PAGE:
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Carved bullet into an artillery shell, from a CS camp, North Anna, VA Battlefield


Product Description

This is another interesting piece being offered, it is a Confederate soldier-carved bullet. It appears that he was trying to carve a Hotchkiss shell (see pic of shell). The ribs of a shell are very pronounced and the nub on top would be the fuse. It was recovered at a Confederate campsite along the North Anna River, Virginia (see map pic).

On May 23, 1864, one of Confederate General A.P. Hill’s divisions assaulted the V Corps which had crossed the river at Jericho Mill, resulting in bloody see-saw fighting. On the 24th, Union infantry was repulsed at Ox Ford (the snout) but advanced to near the Doswell House on the Confederate right. Once the threat of Lee’s position was revealed, Grant withdrew both wings of the army back across the North Anna River. Grant outflanked the position by moving downstream and continued his advance on Richmond.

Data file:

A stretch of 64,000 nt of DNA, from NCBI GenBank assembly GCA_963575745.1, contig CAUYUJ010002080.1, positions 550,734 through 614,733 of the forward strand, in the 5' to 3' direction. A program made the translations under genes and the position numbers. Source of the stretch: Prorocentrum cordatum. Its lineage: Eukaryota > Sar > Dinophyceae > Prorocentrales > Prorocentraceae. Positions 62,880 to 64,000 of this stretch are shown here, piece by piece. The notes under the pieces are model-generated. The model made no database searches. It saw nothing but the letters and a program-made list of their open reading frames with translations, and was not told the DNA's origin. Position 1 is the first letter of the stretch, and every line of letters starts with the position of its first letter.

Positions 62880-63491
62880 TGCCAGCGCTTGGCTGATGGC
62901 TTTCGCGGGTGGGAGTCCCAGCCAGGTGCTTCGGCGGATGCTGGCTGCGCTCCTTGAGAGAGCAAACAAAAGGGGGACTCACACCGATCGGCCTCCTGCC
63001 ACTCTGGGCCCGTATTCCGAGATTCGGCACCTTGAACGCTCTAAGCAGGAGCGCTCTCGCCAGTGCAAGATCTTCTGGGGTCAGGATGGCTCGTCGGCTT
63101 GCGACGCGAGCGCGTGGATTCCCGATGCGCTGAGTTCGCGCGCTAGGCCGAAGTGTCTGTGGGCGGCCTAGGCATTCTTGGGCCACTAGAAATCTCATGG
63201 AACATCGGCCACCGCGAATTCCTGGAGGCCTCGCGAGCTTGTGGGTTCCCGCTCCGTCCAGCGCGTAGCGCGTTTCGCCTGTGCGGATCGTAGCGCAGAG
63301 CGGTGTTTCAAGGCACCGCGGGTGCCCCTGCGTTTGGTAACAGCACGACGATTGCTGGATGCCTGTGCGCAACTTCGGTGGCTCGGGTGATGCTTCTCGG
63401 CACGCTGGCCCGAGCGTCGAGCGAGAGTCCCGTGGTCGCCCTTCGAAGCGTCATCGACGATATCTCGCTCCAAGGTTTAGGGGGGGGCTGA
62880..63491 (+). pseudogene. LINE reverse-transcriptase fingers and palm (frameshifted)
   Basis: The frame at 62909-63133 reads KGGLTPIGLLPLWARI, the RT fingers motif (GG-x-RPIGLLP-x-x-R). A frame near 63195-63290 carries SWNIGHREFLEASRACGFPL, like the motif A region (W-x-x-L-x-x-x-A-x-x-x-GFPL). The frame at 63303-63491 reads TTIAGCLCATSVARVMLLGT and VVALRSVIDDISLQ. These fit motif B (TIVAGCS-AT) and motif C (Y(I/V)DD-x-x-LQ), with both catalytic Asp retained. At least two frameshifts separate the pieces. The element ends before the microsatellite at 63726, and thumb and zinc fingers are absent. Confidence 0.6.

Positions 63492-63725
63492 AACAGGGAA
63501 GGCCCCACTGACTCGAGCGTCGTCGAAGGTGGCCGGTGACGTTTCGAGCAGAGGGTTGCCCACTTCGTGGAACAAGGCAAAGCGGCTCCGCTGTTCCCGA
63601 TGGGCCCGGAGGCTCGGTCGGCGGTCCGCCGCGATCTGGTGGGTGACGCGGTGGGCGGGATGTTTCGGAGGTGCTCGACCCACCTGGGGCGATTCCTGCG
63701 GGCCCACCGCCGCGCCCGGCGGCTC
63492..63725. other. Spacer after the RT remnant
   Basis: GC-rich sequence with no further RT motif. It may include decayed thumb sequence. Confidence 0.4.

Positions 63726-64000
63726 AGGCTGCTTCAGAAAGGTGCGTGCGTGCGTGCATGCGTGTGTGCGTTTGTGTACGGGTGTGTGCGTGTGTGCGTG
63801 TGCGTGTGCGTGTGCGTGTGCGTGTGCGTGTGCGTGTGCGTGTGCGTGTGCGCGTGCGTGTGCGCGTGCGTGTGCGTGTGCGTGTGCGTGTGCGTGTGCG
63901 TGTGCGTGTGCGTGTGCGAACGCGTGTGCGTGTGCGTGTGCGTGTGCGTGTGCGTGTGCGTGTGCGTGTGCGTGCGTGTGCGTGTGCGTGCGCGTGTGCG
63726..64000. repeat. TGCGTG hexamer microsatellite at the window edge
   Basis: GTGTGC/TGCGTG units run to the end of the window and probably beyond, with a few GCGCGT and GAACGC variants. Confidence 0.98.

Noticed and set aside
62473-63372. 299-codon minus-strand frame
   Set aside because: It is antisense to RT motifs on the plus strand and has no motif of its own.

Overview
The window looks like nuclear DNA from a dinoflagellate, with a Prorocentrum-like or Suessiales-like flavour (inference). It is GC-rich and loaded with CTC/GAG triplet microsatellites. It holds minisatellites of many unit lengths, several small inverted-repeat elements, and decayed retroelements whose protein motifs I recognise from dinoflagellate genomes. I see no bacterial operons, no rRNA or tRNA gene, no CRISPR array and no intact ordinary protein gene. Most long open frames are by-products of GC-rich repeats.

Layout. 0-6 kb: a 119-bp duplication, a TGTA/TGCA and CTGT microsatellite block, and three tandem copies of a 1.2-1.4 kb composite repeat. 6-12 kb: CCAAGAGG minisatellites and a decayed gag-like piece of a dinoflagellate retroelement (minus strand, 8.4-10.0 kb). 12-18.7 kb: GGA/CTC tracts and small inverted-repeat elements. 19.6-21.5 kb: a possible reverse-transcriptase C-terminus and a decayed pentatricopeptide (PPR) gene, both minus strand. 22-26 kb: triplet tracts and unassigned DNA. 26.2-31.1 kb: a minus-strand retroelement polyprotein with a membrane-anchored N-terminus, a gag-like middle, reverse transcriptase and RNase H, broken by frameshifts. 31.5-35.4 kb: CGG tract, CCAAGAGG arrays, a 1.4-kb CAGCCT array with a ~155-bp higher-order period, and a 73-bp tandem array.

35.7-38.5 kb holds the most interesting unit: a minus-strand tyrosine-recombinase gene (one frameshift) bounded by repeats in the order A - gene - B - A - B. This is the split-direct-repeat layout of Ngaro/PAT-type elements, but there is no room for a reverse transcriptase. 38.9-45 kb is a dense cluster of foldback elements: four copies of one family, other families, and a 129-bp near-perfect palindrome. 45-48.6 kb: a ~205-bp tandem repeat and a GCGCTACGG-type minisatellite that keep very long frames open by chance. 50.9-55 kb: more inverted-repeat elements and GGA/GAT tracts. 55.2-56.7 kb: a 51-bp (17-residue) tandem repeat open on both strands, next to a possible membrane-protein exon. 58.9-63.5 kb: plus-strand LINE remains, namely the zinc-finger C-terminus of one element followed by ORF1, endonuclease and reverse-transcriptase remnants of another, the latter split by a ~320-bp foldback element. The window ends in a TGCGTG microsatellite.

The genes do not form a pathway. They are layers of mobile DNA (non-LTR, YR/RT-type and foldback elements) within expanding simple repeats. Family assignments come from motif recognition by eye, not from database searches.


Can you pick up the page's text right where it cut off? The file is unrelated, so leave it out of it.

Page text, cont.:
During the Civil War it was not all fighting and marching, there was also plenty of down time. There is a saying in today’s army which could also be applied back then, “Hurry up and wait”. To avoid boredom, thoughts of battle, and thoughts of home, many soldiers took to whittling – usually pieces of wood or lead bullets, such as this one.

Very few of carved wooden examples remain, unless they were saved and brought home. However, some of the lead pieces remain and are still being recovered today. In my book, “The Civil War Soldier – His Personal Items”, I discuss these carvings and other past times of the Civil War soldier (see pictures).

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